Digital Printing: Providing signage for the film and television industry

Last updated: 08-03-2020

Read original article here

Digital Printing: Providing signage for the film and television industry

Chris Fritzsche, owner of Fritzworks Printing in Burnaby and Langley, B.C., calls his shop “the house of yes.” Founded in 2006, this once-tiny space has quadrupled its size in the last five years, establishing its reputation as a producer of high-quality print products for the movie industry, as well as local businesses.

The shop has provided custom prints for some of the most popular television (TV) shows and major big-screen productions, including TV series The 100, The Man in the High Castle, and Lost in Space, and films such as Deadpool, Mission Impossible, Bad Times at the El Royale, and The Art of Racing in the Rain. Fritzsche even produced work for Academy Award-winning filmmaker Bong Joon-Ho’s 2013 science-fiction action film Snowpiercer.

In addition to demanding high creativity, the film and TV requests Fritzworks receives from the production facilities in Vancouver are almost always rush jobs.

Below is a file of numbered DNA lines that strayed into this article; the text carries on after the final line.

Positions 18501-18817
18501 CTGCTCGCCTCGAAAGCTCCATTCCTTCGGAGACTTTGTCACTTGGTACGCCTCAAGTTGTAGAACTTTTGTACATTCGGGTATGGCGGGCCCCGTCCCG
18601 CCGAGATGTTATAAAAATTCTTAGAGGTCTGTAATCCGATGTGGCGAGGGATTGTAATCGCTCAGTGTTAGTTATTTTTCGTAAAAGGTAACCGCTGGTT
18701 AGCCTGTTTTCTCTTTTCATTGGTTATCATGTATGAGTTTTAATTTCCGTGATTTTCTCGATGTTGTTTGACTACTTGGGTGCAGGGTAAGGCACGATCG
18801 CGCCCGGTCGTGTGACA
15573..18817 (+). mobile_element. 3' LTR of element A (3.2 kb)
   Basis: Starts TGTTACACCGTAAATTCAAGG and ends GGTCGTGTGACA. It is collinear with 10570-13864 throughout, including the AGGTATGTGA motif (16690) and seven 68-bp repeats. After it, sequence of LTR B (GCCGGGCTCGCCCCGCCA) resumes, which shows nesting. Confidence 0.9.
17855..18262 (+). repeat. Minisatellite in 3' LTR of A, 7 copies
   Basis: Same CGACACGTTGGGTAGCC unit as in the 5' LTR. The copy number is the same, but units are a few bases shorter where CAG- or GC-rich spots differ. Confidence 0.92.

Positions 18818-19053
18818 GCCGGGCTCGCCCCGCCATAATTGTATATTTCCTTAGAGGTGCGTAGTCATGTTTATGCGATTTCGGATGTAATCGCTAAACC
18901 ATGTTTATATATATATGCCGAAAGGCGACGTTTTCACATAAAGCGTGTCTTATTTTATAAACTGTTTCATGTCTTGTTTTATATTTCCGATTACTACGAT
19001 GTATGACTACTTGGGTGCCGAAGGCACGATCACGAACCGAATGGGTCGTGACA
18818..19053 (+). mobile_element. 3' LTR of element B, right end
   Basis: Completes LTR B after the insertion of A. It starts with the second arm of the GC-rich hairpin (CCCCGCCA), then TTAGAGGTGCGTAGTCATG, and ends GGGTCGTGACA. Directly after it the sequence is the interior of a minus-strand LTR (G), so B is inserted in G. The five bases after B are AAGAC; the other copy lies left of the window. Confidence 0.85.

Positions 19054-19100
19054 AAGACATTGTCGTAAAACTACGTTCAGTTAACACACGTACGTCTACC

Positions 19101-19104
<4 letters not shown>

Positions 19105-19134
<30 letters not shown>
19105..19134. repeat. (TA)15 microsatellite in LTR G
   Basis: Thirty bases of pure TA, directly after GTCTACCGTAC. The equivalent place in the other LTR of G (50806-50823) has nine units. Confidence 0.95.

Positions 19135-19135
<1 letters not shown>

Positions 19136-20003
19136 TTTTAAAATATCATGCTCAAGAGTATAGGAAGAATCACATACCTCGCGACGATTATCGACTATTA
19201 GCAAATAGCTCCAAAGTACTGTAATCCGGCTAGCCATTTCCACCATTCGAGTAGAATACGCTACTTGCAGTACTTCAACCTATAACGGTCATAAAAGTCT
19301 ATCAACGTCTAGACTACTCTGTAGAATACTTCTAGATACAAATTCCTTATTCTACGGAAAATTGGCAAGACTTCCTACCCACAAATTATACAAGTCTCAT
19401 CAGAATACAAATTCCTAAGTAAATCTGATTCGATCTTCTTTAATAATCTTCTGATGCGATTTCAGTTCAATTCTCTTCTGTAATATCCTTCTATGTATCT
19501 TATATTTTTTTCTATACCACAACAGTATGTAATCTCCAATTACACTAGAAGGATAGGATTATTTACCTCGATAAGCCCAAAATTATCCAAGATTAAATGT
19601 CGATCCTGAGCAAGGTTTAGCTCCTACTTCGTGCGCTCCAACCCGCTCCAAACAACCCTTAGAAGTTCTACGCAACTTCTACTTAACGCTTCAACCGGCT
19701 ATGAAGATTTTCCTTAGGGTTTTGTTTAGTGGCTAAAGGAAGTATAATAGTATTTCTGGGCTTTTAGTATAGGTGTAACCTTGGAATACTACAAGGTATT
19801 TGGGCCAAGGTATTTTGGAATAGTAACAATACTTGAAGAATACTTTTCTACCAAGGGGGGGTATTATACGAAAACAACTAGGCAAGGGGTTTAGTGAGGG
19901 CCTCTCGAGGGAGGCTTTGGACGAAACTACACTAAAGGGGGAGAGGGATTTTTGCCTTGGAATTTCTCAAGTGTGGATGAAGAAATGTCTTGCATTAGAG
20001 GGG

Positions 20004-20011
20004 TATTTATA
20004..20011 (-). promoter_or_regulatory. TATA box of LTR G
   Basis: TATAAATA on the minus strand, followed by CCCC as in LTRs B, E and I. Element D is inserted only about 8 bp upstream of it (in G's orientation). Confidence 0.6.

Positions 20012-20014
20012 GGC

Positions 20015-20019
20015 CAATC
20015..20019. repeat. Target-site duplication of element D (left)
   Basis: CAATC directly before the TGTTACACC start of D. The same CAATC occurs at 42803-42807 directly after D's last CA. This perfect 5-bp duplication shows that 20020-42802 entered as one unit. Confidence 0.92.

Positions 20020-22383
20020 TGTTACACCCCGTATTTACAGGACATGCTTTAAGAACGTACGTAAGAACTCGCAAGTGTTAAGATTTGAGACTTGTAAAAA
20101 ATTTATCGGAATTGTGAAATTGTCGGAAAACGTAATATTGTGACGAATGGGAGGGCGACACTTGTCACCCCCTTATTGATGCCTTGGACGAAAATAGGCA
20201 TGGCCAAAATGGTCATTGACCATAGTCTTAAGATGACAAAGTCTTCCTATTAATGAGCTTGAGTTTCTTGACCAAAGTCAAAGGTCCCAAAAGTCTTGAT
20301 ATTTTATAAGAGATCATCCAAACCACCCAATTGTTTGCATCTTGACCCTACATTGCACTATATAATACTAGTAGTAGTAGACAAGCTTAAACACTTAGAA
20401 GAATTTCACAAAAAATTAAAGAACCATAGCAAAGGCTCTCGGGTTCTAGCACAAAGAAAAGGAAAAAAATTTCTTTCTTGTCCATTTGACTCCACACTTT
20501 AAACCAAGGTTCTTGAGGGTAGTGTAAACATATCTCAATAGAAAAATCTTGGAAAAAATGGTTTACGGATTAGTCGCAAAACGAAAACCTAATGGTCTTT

“It’s typical for us to get a project over the phone while the file is being uploaded electronically, and the client finishes the call by saying: our driver is on the way,” says Fritzsche. 

With tremendous pressure to turn around finished products the same day, Fritzsche and his crew have a full range of production equipment on hand to create set work, props, and art department prints. Today, the shop boasts several computer numerical control (CNC) machines, 3D printers, dye-sublimation and direct-to-garment (DTG) printers, as well as 11 Roland digital printers, including a large-format inkjet printer, and its most recent purchase, a hybrid ultraviolet (UV) light-emitting diode (LED) flatbed printer.

“We pride ourselves on being a one-stop shop,” says Fritzsche. “Whatever the project may be, in nearly every case, we’re able to do the job.”

Of the company’s two locations, Burnaby is the larger facility, which is also growing.

“We just took over a new warehouse in Burnaby to expand our production; we were bursting at the seams,” Fritzsche explains. “That location remains open during renovations.” 


Read the rest of this article here